Algerian Court Fines Christian for Proselytizing

Algerian Christians
Protestant Berber men pray during a mass at a church in the Berber capital of Tizi Ouzou, 60 miles east of Algeria's capital Algiers, in 2010 (Reuters/Zohra Bensemra )

International Christian Concern (ICC) has learned that a Christian was given a hefty fine by an appellate court in Tindouf, Algeria, Wednesday for proselytizing. The verdict, viewed by advocates as an "attack" on religious freedom, raises concerns about the trial of a second Christian in Oran who may face five years in prison on similar charges.

Mohamed Ibaouène, a Christian convert from Islam, was fined 100,000 Algerian dinars ($1,280 U.S.) on Feb. 13 for sharing his Christian faith with a former colleague. Abdelkrim Mansouri, a machine operator at the company where Ibaouène held a management position, had filed a complaint against Ibaouène with the National Gendarmerie in Tindouf in February 2012 for allegedly pressuring him to "abandon" Islam. Months later, Ibaouène was sentenced in absentia by a court in Tigzirt to one year in prison and fined 50,000 dinars for the offense on Jul. 4.

"I [had] never been summoned by the police or any other authority—I [had] never been investigated by the police or gendarmerie," Ibaouene told Morning Star News.

Ibaouène denied the charges, claiming that it was, in fact, Mansouri who had pressured him to renounce Christianity. After appealing the verdict, an appellate court in Tindouf ruled on Feb. 13 that the prison sentence would be overturned, but the fine would be increased. Ibaouène was convicted under Article 11 of Law 03/2006, which mandates a fine up to one million dinars to anyone who "incites, constrains, or utilizes means of seduction tending to convert a Muslim to another religion."

"I'm shocked and very disappointed by this verdict," Mohamed Benbelkacem, Ibaouène's lawyer, told ICC. "The verdict had no place because there was absolutely no evidence against my client. The judge was presumably pressured by his superiors, which led to the decision to maintain the fine and cancel the prison term. Otherwise, my client would have been acquitted."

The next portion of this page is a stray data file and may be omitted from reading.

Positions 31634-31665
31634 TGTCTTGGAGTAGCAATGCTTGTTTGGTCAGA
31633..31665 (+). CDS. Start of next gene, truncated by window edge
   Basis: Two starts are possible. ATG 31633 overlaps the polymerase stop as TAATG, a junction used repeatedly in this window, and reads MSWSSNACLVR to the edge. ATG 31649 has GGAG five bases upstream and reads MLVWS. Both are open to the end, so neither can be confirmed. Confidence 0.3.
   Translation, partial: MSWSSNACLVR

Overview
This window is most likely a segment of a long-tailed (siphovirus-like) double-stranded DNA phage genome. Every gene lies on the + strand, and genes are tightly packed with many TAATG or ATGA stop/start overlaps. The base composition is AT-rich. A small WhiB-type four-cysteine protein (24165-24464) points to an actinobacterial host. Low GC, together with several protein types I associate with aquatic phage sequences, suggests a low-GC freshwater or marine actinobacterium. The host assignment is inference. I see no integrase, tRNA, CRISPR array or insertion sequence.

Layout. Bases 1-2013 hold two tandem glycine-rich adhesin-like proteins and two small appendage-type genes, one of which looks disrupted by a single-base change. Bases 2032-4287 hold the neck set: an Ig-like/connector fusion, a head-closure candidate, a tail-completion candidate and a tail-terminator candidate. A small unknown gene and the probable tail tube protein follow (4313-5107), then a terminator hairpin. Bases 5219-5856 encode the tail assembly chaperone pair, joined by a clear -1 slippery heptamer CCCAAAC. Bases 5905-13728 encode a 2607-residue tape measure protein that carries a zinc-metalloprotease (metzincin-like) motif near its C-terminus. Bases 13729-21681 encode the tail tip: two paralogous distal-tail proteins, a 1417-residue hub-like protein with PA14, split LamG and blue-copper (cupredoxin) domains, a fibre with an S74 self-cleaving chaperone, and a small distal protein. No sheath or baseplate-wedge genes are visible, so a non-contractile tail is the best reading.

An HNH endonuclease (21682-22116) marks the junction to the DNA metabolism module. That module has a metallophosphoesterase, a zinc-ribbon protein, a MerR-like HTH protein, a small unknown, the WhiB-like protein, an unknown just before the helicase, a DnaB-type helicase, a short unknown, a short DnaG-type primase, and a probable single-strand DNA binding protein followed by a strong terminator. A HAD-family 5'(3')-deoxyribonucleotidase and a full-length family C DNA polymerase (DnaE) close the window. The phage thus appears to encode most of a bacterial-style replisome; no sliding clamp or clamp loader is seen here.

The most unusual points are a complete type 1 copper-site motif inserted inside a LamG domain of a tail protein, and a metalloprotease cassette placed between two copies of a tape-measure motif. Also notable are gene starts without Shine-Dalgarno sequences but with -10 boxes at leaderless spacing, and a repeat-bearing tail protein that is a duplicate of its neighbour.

"Ibaouène's ruling is an attack on freedom," said Mustapha Krim, the President of the Protestant Church of Algeria (EPA). "It is clear that the verdict was unfair and the EPA intends to follow up on the case. As long as the 2006 law exists, there will always be people who wrongly accuse Christians."

Ibaouène is not the only Christian who has appeared in an Algerian court for proselytism in recent months. Siagh Krimo, arrested in April 2011 and detained for three days for giving a CD about Christianity to a neighbor, was sentenced to five years in prison by a court in Oran in May 2011. Following Krimo's appeal, an appellate court reopened the case in November 2012 after the trial's nearly one-year adjournment so that new evidence could be presented. Krimo's next hearing has been postponed to an unannounced date.

Aidan Clay, ICC regional manager for North Africa, said, "Once again, Algeria's courts have enforced a law that, by its very nature, is used to prosecute anyone who does not adhere to the religion of Islam. Algeria, a signatory to the Universal Declaration of Human Rights, has an obligation to protect religious freedom, including the rights of individuals to choose and profess their own faith.

"Yet, Christians continue to be fined on oblique charges despite very little evidence being presented in the courtroom. We urge the Algerian government to repeal legislation introduced in 2006 that makes it nearly impossible for Christians to express their faith openly. Until these laws are abolished, the international community will continue to question Algeria's commitment to religious freedom and to Article 36 of the country's constitution, which states that freedom of creed is inviolable."

 

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